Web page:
Given that Calgary is one of the fastest growing markets for Car2Go, I have long wondered why we didn’t have a carsharing service here in Edmonton. Now that Pogo is here, I hope to see them succeed. That said, it won’t be easy. They’ve done the heavy lifting of getting the right parking permit created in Edmonton, so in theory a competitor could more easily come to our city now. And one disadvantage as I see it is that if you’re a Car2Go member, you can use the service in any of the more than 30 locations they operate in. In practice I’m not sure how often that happens, but it’s a nice perk of being a member if you travel a lot, and at least for now, Pogo is Edmonton-only. Anyway, I wish them well!
I was intrigued by the name MASV and the “cloud communications” subtitle, so I spent a bit of time talking to co-founder Manson about the idea. Basically MASV is a tool to connect oil & gas companies with equipment rentals over the phone. The unique thing is that the automated phone system uses cloud-based voice recognition and proprietary filtering algorithms to connect renters with the right company. The problem they solve is that out in the field, a phone is often the only tool an oil & gas company can rely on, and they need to source equipment quickly.
They’re using Node.js and Twilio to power the system. The business model is to have the rental companies pay a fee to be included in the directory and thus available to be connected with renters. MASV is also an eHUB Startup. They anticipate launching early next year.
I thought TwoFold’s Alison McMahon had a great elevator pitch, so I talked to her to learn more about the tools TwoFold has built to create better managers. She said “people usually quit their managers, not their jobs”. Alison is an HR consultant who has been working with companies to implement best practices and develop their managers, so she has lots of experience in the industry. After seeing the same problems again and again, the idea for TwoFold was born.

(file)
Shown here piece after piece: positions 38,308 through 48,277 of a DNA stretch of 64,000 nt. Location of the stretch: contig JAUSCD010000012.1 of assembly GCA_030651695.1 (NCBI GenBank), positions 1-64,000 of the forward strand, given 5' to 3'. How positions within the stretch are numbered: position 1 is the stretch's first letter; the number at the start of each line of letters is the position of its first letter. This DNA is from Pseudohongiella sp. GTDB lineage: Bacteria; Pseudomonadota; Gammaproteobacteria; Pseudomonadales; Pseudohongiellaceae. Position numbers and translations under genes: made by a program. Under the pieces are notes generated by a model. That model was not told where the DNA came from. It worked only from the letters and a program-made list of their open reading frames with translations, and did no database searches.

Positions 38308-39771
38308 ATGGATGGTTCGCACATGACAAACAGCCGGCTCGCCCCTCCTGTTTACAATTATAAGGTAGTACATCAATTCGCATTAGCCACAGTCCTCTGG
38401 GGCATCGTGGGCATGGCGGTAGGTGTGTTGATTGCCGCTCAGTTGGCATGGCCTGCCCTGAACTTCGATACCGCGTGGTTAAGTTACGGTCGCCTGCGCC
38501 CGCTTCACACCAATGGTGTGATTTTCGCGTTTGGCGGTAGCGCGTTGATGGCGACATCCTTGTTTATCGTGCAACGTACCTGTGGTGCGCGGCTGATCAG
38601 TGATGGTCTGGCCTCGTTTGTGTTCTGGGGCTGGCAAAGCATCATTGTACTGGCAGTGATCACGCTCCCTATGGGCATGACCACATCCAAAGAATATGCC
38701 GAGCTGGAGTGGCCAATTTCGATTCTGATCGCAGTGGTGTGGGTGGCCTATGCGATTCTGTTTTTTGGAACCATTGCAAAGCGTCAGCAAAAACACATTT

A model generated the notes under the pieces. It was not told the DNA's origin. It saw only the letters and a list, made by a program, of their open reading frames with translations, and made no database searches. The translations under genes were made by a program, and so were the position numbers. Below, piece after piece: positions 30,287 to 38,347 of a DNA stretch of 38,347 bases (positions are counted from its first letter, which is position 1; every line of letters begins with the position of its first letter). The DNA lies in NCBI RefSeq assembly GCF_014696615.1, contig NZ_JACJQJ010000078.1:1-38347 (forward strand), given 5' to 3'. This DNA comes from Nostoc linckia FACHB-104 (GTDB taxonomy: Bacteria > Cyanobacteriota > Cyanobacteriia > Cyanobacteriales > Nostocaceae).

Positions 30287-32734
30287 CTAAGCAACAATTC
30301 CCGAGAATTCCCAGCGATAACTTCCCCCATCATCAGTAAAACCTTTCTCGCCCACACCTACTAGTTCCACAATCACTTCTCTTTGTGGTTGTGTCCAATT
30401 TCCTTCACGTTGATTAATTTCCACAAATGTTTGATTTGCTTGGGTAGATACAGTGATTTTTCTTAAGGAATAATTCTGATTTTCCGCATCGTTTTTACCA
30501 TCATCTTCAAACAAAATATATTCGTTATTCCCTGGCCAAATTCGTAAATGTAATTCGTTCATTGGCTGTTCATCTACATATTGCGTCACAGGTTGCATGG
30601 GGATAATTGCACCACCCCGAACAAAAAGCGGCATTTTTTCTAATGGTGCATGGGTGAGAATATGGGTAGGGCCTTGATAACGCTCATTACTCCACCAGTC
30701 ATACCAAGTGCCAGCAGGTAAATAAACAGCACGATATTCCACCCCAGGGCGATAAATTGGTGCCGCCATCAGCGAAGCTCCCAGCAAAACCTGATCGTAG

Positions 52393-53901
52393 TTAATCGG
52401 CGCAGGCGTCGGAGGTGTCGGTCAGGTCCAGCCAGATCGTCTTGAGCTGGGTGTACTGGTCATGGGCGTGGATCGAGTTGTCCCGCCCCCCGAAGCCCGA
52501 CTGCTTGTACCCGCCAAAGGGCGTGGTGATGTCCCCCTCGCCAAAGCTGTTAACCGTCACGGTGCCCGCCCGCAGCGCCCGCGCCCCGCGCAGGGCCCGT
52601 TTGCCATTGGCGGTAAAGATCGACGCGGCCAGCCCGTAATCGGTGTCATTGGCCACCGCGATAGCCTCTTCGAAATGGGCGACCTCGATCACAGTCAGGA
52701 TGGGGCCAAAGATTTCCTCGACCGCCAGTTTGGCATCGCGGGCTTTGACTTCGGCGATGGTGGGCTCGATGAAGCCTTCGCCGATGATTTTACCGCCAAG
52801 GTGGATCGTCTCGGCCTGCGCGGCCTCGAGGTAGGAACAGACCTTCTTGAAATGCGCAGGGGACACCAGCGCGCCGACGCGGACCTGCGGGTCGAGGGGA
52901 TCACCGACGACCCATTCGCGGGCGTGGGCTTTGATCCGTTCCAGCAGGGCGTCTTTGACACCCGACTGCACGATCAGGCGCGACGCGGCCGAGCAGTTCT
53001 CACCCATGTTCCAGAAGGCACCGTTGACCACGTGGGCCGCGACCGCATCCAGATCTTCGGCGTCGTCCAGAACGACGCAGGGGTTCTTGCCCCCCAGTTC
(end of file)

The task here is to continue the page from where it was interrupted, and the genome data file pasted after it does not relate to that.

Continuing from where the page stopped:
TwoFold provides managers with tools and processes they can follow without being HR experts. Employee surveys, coaching plans, orientation schedules, training history, and performance conversations are all examples. The interface looks pretty clean and is something I could have seen myself greatly benefiting from when I first became a manager. Pricing ranges from $25 per month for up to 15 employees, to $1,200 per month or more for more than 100 employees.
I didn’t spend as much time at the other companies, but all were interesting. I remember talking to Jason Suriano about his product Trajectory about three years ago, so it was neat to see that it has come to fruition and has customers already. TeachMe is also tackling education through gaming, but instead of writing they focus on math. Otto is a “system-in-a-box” that enables home automation, targeted at builders and renovators rather than end consumers. Instacoins enables you to buy Bitcoin with your bank account using Interac Online, simple as that. OMx is in the health space, and they have a dashboard that aims to give you better information about your body. And MADSOFT Games is focused on browser-based gaming.
The event took place at EPCOR Tower, in the expansive main floor space. As my friend Jeff remarked, the location nicely reflected the Startup Edmonton mantra that was visible on stage: “whatever you’re thinking, think bigger.” It was a very different feel than last year’s launch party, which took place at Startup Edmonton itself. Bigger, bolder, and more polished.
Launch Party took place on day four of Startup Week, which saw a number of entrepreneurship-oriented events take part all across the city. Kudos to Ken, Cam, and the entire Startup Edmonton crew on a great event and a successful week of celebrating startups in Edmonton!
You can see the rest of my photos from the event here. You can see my previous posts about Launch Party here: #1, #2, #3, #4.